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Stand Up 2 Cancer

September 10 will mark the second live Stand Up 2 Cancer fundraising event on television with all of the major networks and many cable ones as well participating. It is set to air at 7:00 pm central time. This event was launched in 2008 and successfully raised $100 million dollars. Laura Ziskin, one of the co-founders, executive producer of the TV show and a cancer survivor herself sums it up better than I can by saying, “Plain and simple, cancer takes too much from us.”

The Entertainment Industry Foundation (EIF) rallied to support this event, along with Major League Baseball. The mission of SU2C is to fund innovative cancer research, kind of a “let’s get on with it” approach. I like that mission. SU2C partners with The American Association of Cancer Research, a group of 32,000 scientists working collaboratively instead of competitively on high-risk, but high- potential research.

Such fundraising events headlined by “superstars” used to seem phony to me and more for the purpose of self-promotion for the participating celebrities than for any serious fundraising. As I was watching a commercial for this event the other night, however, I got to rethinking my position on such events. Am I rethinking this now only because of my own breast cancer? Probably, my diagnosis changed how I think about a lot of things.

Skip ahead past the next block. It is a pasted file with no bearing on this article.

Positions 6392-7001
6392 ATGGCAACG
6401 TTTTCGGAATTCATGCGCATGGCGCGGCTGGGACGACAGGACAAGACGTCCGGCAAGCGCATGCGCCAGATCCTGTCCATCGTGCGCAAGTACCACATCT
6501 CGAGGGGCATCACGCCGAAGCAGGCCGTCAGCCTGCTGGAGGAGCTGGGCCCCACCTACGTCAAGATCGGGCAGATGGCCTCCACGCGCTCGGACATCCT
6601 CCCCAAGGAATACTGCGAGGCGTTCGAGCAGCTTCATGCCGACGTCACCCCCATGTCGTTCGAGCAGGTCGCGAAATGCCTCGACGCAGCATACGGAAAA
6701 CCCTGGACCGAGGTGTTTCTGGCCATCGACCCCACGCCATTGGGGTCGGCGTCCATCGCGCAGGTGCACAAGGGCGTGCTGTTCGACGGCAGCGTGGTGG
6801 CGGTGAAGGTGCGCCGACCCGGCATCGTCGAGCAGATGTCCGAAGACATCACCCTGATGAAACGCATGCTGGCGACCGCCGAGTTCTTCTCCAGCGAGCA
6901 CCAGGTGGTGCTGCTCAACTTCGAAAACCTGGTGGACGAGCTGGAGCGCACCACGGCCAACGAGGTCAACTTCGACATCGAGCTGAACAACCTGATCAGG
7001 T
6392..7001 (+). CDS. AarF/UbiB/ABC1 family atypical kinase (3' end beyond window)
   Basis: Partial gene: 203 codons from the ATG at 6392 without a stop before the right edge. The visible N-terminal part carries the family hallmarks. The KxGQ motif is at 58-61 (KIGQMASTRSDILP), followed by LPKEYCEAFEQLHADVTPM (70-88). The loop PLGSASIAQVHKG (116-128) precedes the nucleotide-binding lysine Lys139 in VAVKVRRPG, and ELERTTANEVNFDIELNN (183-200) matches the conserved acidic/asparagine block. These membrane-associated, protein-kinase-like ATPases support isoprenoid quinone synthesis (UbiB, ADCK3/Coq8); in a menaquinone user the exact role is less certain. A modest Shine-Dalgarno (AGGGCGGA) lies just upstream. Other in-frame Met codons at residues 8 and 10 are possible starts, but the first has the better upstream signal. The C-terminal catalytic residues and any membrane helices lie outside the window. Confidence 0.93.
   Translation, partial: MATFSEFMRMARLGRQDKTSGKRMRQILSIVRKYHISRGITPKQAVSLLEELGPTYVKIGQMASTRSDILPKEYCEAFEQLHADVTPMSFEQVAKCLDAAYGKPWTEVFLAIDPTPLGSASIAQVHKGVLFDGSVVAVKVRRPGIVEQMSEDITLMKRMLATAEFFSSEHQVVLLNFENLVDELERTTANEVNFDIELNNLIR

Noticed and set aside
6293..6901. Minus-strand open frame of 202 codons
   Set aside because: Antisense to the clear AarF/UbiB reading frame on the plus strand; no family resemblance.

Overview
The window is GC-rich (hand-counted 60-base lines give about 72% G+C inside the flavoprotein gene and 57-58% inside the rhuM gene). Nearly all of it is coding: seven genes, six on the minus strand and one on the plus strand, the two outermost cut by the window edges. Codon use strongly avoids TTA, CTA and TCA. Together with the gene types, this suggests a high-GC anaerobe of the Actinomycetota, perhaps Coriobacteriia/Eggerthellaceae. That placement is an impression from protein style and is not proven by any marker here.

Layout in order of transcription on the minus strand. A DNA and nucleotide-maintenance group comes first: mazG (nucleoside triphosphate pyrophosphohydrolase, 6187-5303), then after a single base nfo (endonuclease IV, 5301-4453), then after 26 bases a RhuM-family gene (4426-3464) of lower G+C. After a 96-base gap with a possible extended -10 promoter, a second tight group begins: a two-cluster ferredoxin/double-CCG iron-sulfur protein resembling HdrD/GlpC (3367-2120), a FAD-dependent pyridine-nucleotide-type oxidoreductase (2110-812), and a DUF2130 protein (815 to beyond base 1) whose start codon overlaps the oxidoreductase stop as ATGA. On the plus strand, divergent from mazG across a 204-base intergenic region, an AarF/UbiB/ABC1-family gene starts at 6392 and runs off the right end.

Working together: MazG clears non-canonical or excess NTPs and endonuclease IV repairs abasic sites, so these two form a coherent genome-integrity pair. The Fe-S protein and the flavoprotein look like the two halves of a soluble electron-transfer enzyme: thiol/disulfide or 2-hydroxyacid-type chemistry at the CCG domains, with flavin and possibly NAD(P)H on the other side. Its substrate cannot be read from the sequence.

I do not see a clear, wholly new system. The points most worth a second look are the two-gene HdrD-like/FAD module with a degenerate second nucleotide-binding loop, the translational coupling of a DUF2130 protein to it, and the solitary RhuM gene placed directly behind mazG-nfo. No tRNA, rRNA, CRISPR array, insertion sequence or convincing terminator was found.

I do know this. We all have a voice.  Although most of our voices seem small and insignificant, celebrities are truly in a unique position to be heard. I decided what right do I have to question their sincerity and integrity for participating in such events? They, too, are busy people with busy lives and would not have to get involved with charities of any kind. Superstars, just like the rest of us, are affected by cancer. When you see famous individuals like Christina Applegate, Lance Armstrong, Sheryl Crow and countless others coming out and talking about their own cancer journeys, you realize no one is immune. We are all in this fight together.

I just might have to tune in on Friday evening and watch all those famous people asking for donations. When I see stars like Will Smith, Denzel Washington, George Clooney, and Renee Zellweger, maybe I won’t be quite so cynical. When I hear talented musicians like Neil Diamond and Lady Antebellum performing, I might say a silent thank you. When Katie Couric, Diane Sawyer and Brian Williams step up on stage, I will think they do really care.

So, remember we all have a voice. We can all be heard. Some of us might be louder, but that is not what is important. Use the voice you have. Stand up and say, “Enough!” Do you plan to watch this event?

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